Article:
The Active Directory Lightweight Domain Services offer specialized Domain Services, targeted at applications and perimeter networks. Their charm is you can manage the Lightweight Directory Services (mostly) with the same tools as you can manage the Directory Services in PowerShell (as long as you install the AD LDS Display Specifiers schema and Display Specifiers by importing MS-ADLDS-DisplaySpecifiers.ldf.).

Alas, the PowerShell learning ability, offered by the Active Directory Administrative Center (dsac.exe), is not available for Active Directory Lightweight Directory Services, since this management tool can not be directed to a Lightweight Directory Services installation.

Since most tools are exchangeable between Lightweight Directory Services and Directory Services, roughly the same exceptions for full PowerShell manageability exist.

 

Active Directory Certificate Services

Active Directory Certificate Services enable you to run Certification Authorities on Windows Servers. For Windows Server 2012, the team behind Active Directory Certificate Services has developed twelve PowerShell Cmdlets to deploy Certificate Services. Also an additional nine PowerShell Cmdlets were specifically created to manage certificates, but you can also manage these by mounting the Certificate Store as a PowerShell drive, if need be.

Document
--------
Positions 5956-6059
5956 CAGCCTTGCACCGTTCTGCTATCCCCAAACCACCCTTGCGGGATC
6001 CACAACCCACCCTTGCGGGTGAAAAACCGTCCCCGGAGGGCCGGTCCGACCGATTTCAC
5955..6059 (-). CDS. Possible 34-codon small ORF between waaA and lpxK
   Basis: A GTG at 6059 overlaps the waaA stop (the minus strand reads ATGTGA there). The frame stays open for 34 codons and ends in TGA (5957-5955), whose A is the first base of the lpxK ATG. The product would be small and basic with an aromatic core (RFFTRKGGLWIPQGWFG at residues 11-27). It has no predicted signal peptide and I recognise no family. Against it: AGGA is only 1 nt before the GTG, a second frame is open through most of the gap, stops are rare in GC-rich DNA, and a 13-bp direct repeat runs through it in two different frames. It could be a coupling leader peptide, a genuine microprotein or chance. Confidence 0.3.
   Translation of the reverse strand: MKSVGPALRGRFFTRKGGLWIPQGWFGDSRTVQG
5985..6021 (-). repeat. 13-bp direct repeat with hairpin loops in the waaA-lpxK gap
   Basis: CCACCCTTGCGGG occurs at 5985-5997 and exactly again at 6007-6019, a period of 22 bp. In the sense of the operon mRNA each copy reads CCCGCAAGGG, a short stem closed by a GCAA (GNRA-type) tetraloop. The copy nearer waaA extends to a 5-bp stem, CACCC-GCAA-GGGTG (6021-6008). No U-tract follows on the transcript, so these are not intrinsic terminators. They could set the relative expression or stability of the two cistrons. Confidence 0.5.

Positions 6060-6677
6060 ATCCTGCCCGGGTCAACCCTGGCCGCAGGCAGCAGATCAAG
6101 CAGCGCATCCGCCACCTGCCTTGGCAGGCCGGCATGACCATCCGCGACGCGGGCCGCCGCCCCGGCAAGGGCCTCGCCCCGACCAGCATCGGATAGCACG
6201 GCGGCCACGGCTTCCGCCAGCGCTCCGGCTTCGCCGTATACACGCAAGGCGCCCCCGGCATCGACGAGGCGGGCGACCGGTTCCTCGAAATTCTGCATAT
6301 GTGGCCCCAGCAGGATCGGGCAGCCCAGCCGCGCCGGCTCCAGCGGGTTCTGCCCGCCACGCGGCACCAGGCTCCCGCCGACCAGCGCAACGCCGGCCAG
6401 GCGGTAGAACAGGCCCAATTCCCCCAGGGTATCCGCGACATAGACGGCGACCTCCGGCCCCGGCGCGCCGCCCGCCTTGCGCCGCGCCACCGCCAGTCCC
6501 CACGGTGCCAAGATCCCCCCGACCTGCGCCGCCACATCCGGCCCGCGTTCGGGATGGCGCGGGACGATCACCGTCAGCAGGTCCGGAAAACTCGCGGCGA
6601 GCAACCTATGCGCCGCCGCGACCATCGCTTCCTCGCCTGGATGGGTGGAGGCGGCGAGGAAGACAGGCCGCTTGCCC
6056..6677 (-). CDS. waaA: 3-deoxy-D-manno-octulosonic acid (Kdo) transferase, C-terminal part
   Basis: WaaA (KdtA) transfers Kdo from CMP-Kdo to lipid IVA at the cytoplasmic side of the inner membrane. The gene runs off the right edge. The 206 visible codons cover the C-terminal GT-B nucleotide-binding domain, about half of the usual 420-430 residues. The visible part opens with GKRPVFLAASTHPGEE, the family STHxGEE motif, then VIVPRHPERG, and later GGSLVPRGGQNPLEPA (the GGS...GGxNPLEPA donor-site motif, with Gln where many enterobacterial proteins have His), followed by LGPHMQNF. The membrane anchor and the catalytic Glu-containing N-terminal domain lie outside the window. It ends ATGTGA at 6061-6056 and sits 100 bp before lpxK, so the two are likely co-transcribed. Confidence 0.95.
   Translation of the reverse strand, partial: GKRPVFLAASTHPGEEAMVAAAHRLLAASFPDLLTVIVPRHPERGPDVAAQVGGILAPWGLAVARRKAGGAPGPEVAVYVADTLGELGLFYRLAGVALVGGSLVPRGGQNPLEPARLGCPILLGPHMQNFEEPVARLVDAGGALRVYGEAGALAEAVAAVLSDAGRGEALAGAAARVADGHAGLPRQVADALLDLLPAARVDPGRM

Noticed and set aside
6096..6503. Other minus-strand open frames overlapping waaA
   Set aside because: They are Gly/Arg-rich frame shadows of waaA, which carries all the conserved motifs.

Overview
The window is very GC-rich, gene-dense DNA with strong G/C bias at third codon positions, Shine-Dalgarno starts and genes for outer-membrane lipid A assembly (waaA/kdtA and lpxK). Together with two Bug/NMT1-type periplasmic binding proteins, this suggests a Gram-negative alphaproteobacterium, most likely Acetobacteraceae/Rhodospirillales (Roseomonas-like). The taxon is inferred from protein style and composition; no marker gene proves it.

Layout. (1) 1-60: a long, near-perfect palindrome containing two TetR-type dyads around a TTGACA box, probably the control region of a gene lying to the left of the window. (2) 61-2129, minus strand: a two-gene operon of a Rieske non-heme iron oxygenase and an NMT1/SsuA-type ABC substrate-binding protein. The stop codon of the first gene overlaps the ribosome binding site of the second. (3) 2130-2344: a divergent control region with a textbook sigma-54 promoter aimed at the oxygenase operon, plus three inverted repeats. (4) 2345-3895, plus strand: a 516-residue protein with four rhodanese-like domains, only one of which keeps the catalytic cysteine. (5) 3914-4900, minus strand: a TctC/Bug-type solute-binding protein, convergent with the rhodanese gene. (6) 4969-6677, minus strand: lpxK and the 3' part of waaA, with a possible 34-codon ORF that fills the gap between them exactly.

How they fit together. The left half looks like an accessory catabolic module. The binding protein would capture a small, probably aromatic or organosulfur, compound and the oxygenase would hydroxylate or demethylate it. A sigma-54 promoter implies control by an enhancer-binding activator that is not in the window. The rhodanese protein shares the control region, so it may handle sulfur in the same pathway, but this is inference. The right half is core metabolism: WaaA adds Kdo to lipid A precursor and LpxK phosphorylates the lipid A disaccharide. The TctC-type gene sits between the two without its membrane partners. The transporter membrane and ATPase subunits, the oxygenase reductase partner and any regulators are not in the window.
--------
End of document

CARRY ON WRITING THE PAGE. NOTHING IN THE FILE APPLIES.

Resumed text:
In versions of Windows Server earlier than Windows Server 2012, no built-in PowerShell Cmdlets were available to manage Active Directory Certificate Services, but you could rely on certutil.exe to script through them.

 

Active Directory Federation Services

As was the case with Active Directory Federation Services 2.0, which was a separately downloadable installation, Active Directory Federation Services 2.1, that comes bundled with Windows Server 2012, can be managed through PowerShell. A total of 48 Active Directory Federation Services-related PowerShell Cmdlets are available on Windows Server 2012, covering both deployment and management.

   

Active Directory Rights Management Services

As you might expect, the Active Directory Rights Management Services in Windows Server 2008 R2 and Windows Server 2012 are also PowerShell-enabled. Three straightforward Rights Management Services deployment-focused PowerShell Cmdlets (appropriately named Install-ADRMS, Uninstall-ADRMS and Update-ADRMS) and 21 Rights Management Services administration-focused PowerShell Cmdlets are at your disposal.